FDI Increasing in Sub-Saharan Africa As Investors Look to Diversify

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FDI Increasing in Sub-Saharan Africa As Investors Look to Diversify

With Western markets stagnant and the real possibility that Asian markets are overheating, many investors are looking to diversify their holdings, and Africa has become an investment hot spot in the last few years. FDI has been rising dramatically in Africa as investors look for the next big thing, with investors from George Soros to Carlos Slim either having committed funds or mulling investments. Carlyle Group LP (NASDAQ:CG), a Washington D.C. based investment firm with over 150 billion dollars in assets, is now looking to expand its African investments by injecting cash into Export Trading Group, a Tanzanian based Agriculture company.

FDI has been growing rapidly in Africa over the last few years, though the region still lags behind other emerging markets. In 2011 sub-Sahara Africa attracted only 5.5% of global FDI, however, the number of investments grew 27% vs. 2010.  An Ernst & Young poll of global executives reports that Africa’s perception is increasing, with 60 percent of executives reporting a positive outlook of Africa as a business destination. Many companies are looking to profit from Africa’s growing consumer base and the less intensive competition found in the region.

Carlyle Group LP (NASDAQ:CG) is now expanding its 500 million dollar sub-Saharan African Fund. The Blackstone Group L.P. (NYSE:BX) recently made investments as part of a 900 million dollar investment in a hydroelectric dam in Uganda. Through the 3rd quarter of 2012 private equity international investments stood at 700 million dollars, a small sum in the global context but an important stream of revenue for impoverished African nations.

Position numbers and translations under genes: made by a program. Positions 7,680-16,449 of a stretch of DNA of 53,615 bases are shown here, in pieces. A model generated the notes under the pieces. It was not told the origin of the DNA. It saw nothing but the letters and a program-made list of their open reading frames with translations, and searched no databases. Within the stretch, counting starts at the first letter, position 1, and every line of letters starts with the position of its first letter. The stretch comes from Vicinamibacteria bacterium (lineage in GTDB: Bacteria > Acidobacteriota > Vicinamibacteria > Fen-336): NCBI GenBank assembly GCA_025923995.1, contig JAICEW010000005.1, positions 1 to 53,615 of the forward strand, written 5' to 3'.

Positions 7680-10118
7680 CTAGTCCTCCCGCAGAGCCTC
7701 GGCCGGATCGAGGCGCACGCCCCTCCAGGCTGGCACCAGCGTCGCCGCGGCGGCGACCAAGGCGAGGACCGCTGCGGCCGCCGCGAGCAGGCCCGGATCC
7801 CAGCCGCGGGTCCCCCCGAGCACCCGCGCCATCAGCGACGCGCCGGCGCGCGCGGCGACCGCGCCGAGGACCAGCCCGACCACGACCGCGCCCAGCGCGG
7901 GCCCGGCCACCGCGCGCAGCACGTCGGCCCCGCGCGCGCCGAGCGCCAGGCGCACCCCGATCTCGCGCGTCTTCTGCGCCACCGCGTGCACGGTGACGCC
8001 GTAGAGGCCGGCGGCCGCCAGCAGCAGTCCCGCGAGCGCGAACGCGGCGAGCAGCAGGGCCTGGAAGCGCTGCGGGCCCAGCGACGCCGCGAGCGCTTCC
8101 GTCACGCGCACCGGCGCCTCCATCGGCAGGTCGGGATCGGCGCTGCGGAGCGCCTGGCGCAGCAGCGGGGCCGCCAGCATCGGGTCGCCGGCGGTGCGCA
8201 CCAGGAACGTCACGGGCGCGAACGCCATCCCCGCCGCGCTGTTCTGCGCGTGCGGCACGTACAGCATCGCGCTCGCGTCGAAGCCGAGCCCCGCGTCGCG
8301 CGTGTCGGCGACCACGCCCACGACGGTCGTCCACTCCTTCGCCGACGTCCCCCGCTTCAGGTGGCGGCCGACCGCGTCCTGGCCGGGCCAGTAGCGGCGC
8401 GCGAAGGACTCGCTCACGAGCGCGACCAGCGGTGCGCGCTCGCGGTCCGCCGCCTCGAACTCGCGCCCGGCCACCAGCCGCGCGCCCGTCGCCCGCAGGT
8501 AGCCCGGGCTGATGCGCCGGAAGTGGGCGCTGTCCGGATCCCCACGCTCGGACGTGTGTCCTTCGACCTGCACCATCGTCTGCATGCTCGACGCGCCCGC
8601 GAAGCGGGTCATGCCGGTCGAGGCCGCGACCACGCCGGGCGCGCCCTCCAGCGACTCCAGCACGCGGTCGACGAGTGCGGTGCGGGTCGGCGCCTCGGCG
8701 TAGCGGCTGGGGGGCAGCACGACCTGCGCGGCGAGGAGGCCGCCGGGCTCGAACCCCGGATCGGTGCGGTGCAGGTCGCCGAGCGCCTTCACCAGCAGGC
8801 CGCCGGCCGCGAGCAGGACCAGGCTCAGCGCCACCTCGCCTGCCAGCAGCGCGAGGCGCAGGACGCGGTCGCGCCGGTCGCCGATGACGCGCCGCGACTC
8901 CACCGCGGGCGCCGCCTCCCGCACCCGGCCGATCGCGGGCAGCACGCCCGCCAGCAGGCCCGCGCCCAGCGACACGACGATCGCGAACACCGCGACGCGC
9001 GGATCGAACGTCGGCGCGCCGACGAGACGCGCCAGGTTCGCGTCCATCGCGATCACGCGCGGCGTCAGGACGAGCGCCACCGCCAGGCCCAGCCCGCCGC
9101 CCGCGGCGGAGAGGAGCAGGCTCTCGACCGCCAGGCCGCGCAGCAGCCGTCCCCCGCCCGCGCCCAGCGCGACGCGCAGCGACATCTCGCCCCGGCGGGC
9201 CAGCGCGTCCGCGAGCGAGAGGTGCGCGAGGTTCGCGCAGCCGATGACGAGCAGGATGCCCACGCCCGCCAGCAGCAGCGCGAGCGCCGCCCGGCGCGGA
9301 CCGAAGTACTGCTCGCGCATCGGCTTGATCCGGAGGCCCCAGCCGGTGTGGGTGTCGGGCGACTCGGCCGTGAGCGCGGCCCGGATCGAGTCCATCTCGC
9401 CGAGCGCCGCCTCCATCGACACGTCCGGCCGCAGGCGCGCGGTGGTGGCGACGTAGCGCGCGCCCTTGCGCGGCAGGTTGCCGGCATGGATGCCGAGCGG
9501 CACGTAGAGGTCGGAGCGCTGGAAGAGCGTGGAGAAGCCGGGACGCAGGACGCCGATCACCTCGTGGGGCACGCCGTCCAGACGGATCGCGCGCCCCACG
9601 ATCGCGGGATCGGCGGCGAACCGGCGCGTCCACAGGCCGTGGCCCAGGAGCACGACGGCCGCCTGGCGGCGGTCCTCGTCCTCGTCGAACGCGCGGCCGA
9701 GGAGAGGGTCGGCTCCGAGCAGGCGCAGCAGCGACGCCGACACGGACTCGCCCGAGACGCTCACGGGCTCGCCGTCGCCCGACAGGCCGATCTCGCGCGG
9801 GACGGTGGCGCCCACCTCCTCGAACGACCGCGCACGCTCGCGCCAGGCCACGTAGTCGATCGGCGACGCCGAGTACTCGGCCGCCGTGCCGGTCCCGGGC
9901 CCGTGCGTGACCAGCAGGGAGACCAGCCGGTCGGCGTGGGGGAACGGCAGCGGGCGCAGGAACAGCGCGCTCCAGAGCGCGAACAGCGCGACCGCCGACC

These investment demonstrates two on-going trends. First, after decades of being all but ignored by private international investors, sub-Sahara Africa is now being viewed by many as a potential investment hot spot. Secondly, many investors are now looking to shift away from crowded and difficult to read technology and service sectors and to expand their holdings in agriculture companies. As incomes rise in Africa, consumption including food, should also rise.

In light of an unstable and hyper-competitive global economy, many investors are seeing commodity and agriculture based companies as safer investments. The thinking goes that demand for certain commodities, especially essential ones such as food staples, should remain strong even if the global economy declines or if certain sectors, such as technology, take a hit.

Further, agriculture companies tend to accumulate a lot of land which may prove valuable as land prices rise in Africa in line with continued economic progress. There is a long-going trend of agriculture and commodity based companies growing and advancing with their respective economies. Many companies in emerging markets, such as Malaysia and Brazil, successfully evolved into real-estate and property development companies. This occurred as land prices increased and their managers recognized higher profits in other land-based sectors.  Some examples include Malaysia’s Sunway Group, and Sime Darby, both of which have evolved from commodity based companies to multi-sector conglomerates.

The continued growth in investments and the African continent as a whole will depend largely on political stability. Investors have long seen potential in Africa with its low costs and vast wealth of resources, however, unstable political conditions have kept potential investors at bay. Now, with improving governance across the region and a general decline in violence and civil war many observers are hopeful that Africa can finally turn the corner. Whether Africa can sustain momentum remains to be seen but recent developments have largely been positive and investors are demonstrating a willingness to bet on the future in Africa.


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